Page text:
Only part of Tlatelolco has been excavated; most of it still remains under the modern buildings that surround the plaza.

The Plaza of the Three Cultures is also important as being the site of three terrible events in Mexican history. It was at Tlatelolco, that on August 13, 1521, the Aztecs made their final stand against the Spanish army led by Hernán Cortés. On that day, the pre-Columbian era in Mexican history ended.

The second tragedy occurred on October 2, 1968 when Mexican soldiers, equipped with tanks and machine guns, fired into a crowd of 14,000 unarmed students who were staging a protest against federal spending on the 1968 Summer Olympics which were being held in Mexico City.

The plaza was the site of more death on September 19, 1985 when an early morning earthquake caused a modern building adjacent to the plaza to collapse. The earthquake, which affected Mexico City, left at least 8,000 dead.

Cathedral of Santiago.  After our history lesson, we headed towards the Cathedral and entered the adjoining monastery.  Today, the monastery is officially referred to as a college for religious studies.

We entered the college and the interior was laid out in way common to the Christian monasteries I’ve seen in so many other countries – a square shaped center courtyard surrounded on all four sides by arched, covered walkways with curved ceilings. Okay, here’s another admission which may come as odd to some people but I love strolling under the arched covered walkways in monasteries. I have no idea why. Perhaps, it’s because it’s the thought that I’m walking through the same hallowed halls and treading on the same pathways as ancient monks, of course dressed in friar costumes, shuffling back and forth in silence to perform their divine duties. Maybe it’s a sense of connection that the hallways give me. I really don’t know.

In any event, I can never go to a place like this and not do a full circle around the courtyard. From certain vantage points, I could see the buildings of the city that have enveloped the monastery. You have to admit, they’re ugly in comparison. When did we lose our ability to build with heart and soul? When did concrete blocks become the hallmark of architecture?

We soon ended back up at the entrance and as all good tour groups do, we followed our leader out and made our way to the small adjoining chapel.

The relatively modest exterior was matched by an equally humble interior. The white stucco walls and ceiling were punctuated by two frescoes of angels. A wall of gold painted bricks provided a simple backdrop for the altar. This was not a chapel built to impress; it was really built to encourage prayer and devotion.

Every now and again, you can't just walk into a circle, circle around and then head out. Sometimes, you take a seat on a pew to admire the view. Other times you do it because you need to give your feet a break. This was one of those times for me. I usually tell myself five minutes only and usually I'm back up on my feet after just a couple of minutes.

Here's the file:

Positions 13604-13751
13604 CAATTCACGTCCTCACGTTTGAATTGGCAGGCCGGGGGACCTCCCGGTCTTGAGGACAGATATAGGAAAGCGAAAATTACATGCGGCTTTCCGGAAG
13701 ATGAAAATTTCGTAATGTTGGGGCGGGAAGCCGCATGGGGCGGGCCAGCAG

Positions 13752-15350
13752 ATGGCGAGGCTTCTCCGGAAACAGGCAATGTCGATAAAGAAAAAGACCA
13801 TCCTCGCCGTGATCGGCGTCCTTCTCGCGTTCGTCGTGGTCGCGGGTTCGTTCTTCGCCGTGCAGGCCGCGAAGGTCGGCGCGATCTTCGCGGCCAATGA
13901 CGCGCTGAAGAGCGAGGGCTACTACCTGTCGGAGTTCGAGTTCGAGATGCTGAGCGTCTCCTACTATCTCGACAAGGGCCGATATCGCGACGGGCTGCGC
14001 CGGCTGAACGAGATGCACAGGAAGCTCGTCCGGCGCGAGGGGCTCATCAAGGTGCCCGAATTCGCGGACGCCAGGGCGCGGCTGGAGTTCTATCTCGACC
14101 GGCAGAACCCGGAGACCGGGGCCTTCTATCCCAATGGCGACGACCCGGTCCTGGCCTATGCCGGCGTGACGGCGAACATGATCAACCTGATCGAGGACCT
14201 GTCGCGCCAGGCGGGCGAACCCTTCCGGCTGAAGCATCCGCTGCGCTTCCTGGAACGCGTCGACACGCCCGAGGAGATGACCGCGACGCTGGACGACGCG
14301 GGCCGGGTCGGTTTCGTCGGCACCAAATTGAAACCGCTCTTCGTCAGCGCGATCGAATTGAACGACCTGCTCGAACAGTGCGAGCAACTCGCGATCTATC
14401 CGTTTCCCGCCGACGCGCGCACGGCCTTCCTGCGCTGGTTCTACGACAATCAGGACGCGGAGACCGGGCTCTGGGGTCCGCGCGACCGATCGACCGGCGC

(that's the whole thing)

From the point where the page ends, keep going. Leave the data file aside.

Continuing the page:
On the way out of the church, I joined Richard to admire a very large and beautiful pedestal baptismal font. It looked like an oversized marble wine glass. It was simply beautiful. I told Richard that the font would make a beautiful bird bath for my backyard. Very sacrillgeous comment I know but it was true.  Later on I found out that that was the baptismal fountain of Juan Diego, the Indian to whom, according to tradition, the Virgen de Guadalupe appeared in 1531.

Back outside, I caught another view of the three cultures. I couldn't help but think there must be an Aztec somewhere rolling over in his burial spot at the thought that his home, which was built by hand from stones chiseled by hand, has now been dessicrated by a chuch or even worse a cement block building.
We retraced our steps back to an awaiting van.

We all piled in and I took what would be my spot for the day, second row back, seat behind the driver. That way, I would have the window view. My brother and the father joined me.

As we got on the road, Daniel announced we would be Basílica de Nuestra Señora de Guadalupe next.

We ended the day back for dinner at our neighborhood taqueria. This time we decided to for the *real* meat first and then have the *parts* later.  For less than $1.50, you get a taco with meat filling and as many condiments as you can pile on.  You can make a pretty filling meal!  Of course, I had to go back to the other side and get a longaniza taco too :-)  This time, we decided to share a drink - 32 oz is just too much liquid to swig down while munching on a taco.

For dessert?  A Mexican popsicle of course!  Back to Michoacana for a coconut popsicle which I shared with bro.  It may have been a cold, dreary day but that's not going to stop me from having a yummy bit of frozen fruit on a stick :-)

Now, that's what I call a great day!  We've only been in Mexico for three days but we're already having a great time.  Can't wait for tomorrow to come along!